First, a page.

home jobs contact us
Our Clients:
Browse by Sport
Find us on ASAP sports on Facebook ASAP sports on Twitter
ASAP Sports RSS Subscribe to RSS
Click to go to
ASAP Sports e-Brochure View our


July 9, 2014

Ryan Preece

THE MODERATOR:¬† We're now joined by Ryan Preece.¬† Ryan has an extremely busy weekend.¬† He'll be running in Friday's Whelen Modified All‑Star Shootout at New Hampshire, heading back to Connecticut to run Friday night's Whelen All‑American Series SK Modified race at Stafford Motor Speedway, and then on Saturday he'll return to New Hampshire to return the Whelen Modified Tour Sunoco 100, and then the NASCAR Nationwide Series Sta‑Green 200.¬† He ran in his Nationwide debut at New Hampshire last year.¬† Can you talk about your expectations coming into this weekend?
RYAN PREECE:  Well, with four races, that's four opportunities to run very well.  Right now with the Modified Tour team, we've been building up some momentum, and we've had two of our best finishes this season the past two races, so I'm hoping to use what we learned in our test and to have a strong car that can win there.  I've finished third there three times, so to improve that would be really, really good.  I'd be happy.
Also going over to Stafford with our SK Modified, we're going three races this season with that, we've been real strong, and hopefully weather doesn't come in, which it doesn't seem like it will, so we'll be able to have a good strong run there.  And then obviously with the Whelen Modified Tour on Saturday, running that race and trying to win it, the Nationwide car, I'd say our expectations are to run strong.
You know, we ran pretty well last year, and we were a little conservative.  We wanted to pretty much run all the laps, and a rookie mistake on my part trying to charge into the box for the pit stop, I slid through, and then we ran out of fuel with three to go in the Lucky Dog spot.  I think this year we're going to be a little bit more aggressive as far as the setup goes, and with Zach McGowan, crew chief and me, we've been real good.  We've been texting back and forth looking at notes and just really trying to be prepared for this race.  I'm definitely pretty excited, and I really can't thank Tommy enough for this opportunity.

Q.  Ryan, there's a pretty stout group of drivers participating in Friday's Shootout.  What are your thoughts on the format first of all, and then the draw for the starting position?
RYAN PREECE:  It's definitely going to be an exciting format with the twin 20s.  It's kind of a short track dash type deal where we usually only get that at New Smyrna minus the draw.  There really isn't any format like that.  But the short runs like that are going to create for some awesome racing and a lot of fun, and obviously all the bonuses that come along with it, whether it's if you have the fastest lap in the race or the most positions gained throughout the race.  It's going to create for some excitement, and as long as everybody respects one another, because I know most of us are going to run the same car the next day, we shouldn't have a problem.  But I'm really excited for it; it's a great opportunity that Whelen New Hampshire and NASCAR has presented for the modifieds, and we just have to take advantage of it and put on a show.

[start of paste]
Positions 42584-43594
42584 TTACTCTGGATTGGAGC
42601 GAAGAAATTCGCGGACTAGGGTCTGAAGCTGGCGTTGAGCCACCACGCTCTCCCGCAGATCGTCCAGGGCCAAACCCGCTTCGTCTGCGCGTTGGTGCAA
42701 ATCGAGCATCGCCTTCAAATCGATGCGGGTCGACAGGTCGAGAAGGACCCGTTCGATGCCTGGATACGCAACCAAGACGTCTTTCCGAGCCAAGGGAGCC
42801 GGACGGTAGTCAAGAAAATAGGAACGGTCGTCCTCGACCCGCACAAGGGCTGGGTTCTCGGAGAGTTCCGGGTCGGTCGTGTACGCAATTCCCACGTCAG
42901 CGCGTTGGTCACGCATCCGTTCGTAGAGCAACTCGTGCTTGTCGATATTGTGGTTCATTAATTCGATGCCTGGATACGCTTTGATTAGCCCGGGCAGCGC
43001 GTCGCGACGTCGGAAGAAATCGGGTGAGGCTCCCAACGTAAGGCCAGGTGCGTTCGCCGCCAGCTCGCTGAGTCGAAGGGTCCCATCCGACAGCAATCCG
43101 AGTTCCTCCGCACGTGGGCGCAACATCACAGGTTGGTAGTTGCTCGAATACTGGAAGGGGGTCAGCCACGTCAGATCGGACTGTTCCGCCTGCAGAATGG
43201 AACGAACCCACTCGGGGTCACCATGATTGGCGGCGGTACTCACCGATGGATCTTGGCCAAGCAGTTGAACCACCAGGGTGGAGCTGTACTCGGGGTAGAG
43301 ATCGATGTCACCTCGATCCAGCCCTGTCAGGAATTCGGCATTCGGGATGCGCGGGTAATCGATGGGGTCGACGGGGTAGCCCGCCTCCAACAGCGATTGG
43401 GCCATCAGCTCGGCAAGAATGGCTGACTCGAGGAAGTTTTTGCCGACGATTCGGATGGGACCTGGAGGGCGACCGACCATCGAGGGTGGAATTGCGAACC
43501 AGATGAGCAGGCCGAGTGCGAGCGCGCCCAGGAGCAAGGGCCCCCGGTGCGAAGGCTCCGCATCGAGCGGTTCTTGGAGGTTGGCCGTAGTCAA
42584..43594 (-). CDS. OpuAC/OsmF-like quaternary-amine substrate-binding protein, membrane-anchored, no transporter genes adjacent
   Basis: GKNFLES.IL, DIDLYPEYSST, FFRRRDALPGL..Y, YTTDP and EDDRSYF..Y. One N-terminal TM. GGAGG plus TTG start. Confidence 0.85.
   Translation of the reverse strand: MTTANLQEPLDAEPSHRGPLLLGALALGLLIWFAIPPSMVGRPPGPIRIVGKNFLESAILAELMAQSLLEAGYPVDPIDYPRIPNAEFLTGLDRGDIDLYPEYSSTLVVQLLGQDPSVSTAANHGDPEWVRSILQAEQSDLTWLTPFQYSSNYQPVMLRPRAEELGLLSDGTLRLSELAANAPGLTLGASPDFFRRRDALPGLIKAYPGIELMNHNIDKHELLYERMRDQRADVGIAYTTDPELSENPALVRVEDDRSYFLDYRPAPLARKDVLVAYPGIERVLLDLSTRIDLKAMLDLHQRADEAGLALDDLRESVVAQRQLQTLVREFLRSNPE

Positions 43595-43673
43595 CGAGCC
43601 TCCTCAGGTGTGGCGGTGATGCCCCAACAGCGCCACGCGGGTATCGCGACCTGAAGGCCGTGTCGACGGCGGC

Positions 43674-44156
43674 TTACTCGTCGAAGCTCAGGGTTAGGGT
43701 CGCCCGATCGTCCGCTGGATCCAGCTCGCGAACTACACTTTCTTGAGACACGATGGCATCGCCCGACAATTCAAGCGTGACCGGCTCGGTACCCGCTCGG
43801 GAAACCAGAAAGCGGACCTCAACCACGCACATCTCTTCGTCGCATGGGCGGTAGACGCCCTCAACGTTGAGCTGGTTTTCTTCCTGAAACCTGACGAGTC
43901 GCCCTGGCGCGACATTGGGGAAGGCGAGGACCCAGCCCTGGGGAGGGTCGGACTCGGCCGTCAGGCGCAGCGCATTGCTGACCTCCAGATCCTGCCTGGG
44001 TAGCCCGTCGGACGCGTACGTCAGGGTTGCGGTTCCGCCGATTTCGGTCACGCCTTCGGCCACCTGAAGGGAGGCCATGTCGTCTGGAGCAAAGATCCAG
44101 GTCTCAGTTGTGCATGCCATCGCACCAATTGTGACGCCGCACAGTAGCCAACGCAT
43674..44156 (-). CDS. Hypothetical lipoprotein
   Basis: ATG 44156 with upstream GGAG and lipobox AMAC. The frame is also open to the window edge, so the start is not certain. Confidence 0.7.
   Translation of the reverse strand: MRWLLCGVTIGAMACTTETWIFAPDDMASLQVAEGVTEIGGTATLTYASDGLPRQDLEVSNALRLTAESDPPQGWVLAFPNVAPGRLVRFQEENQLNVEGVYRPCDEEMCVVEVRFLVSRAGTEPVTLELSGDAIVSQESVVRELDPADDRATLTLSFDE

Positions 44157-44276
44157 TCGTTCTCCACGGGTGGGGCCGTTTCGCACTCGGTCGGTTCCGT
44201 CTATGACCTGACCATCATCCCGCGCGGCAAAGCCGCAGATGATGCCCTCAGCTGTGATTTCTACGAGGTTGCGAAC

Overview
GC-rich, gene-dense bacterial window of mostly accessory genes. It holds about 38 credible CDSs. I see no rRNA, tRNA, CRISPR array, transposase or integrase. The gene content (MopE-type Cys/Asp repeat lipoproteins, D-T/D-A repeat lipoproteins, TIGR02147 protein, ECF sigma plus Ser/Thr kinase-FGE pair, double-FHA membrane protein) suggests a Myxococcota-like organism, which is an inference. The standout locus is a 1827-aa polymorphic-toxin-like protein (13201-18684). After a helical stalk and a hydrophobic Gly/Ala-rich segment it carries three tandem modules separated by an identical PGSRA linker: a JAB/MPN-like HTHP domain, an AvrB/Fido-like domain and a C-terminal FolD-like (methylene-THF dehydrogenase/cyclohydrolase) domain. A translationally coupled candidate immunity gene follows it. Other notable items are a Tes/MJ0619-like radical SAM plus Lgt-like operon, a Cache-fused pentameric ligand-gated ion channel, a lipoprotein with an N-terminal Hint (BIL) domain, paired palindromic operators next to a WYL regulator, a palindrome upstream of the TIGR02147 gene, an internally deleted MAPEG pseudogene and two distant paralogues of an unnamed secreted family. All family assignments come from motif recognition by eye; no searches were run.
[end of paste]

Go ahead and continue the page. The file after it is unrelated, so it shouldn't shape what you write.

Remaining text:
Q.  Your thoughts on your second year in the Next program, and Ricky Craven mentioned when we were speaking with Ben that his thoughts with drivers and when they look at their career is to go through and to chart where they are on their course and where they plan on going.  Your thoughts first of all on the next step program and where you are in charting your course.
RYAN PREECE:¬† As far as my course, and I was actually listening to that, you know, it's very hard because the course I want to run is to possibly be full‑time in Nationwide and through myself then be presented with that opportunity of trying to get that Cup opportunity.¬† Well, it's not quite as easy as I wish it would be, but that's why short trackers like myself, we fight hard for it, as that's why we try to win as many races as we can and do the best we can.
As far as that goes, like I said with Tommy, he's investing a lot in me, and he's taking a chance on me.  He's putting a lot of money into that race car and this weekend, so it's a great opportunity to be presented, and I just have to take advantage of it and take all this knowledge that I've learned since I've started racing and put it into this race and give the right feedback and work good with Zach, and we shouldn't have a problem.
The NASCAR Next program has really catapulted my followers on Twitter, but my Ryan Preece fan base and people knowing who I am.  When you think Ryan Preece, it was more the modified community, where pretty much the racing community throughout the United States knows who I am now, but it's just trying to continue having success of winning races and running well in everything I get in and just being basically diverse and basically willing to get in any race car at any time, and that's what I'm trying to do.

Q.  You've obviously had a lot of success in the modified ranks.  You called last year your dream season, but one race that's really eluded you for your career so far is winning this modified race at New Hampshire.  How much stress do you put into wanting to win this race this weekend?
RYAN PREECE:¬† You know, I was just thinking about that earlier.¬† It's kind of like when Dale Earnhardt was trying to win the Daytona 500.¬† I'm not nearly‑‑ I haven't been in the modified series nearly as long as Mike Stefanik had or Ted Christopher had, but they've won there, and I've been in the modifieds since I was seven, so that's quite a while, and to try and win this race, it's just so hard, and it's a race that every modified guy wants to win.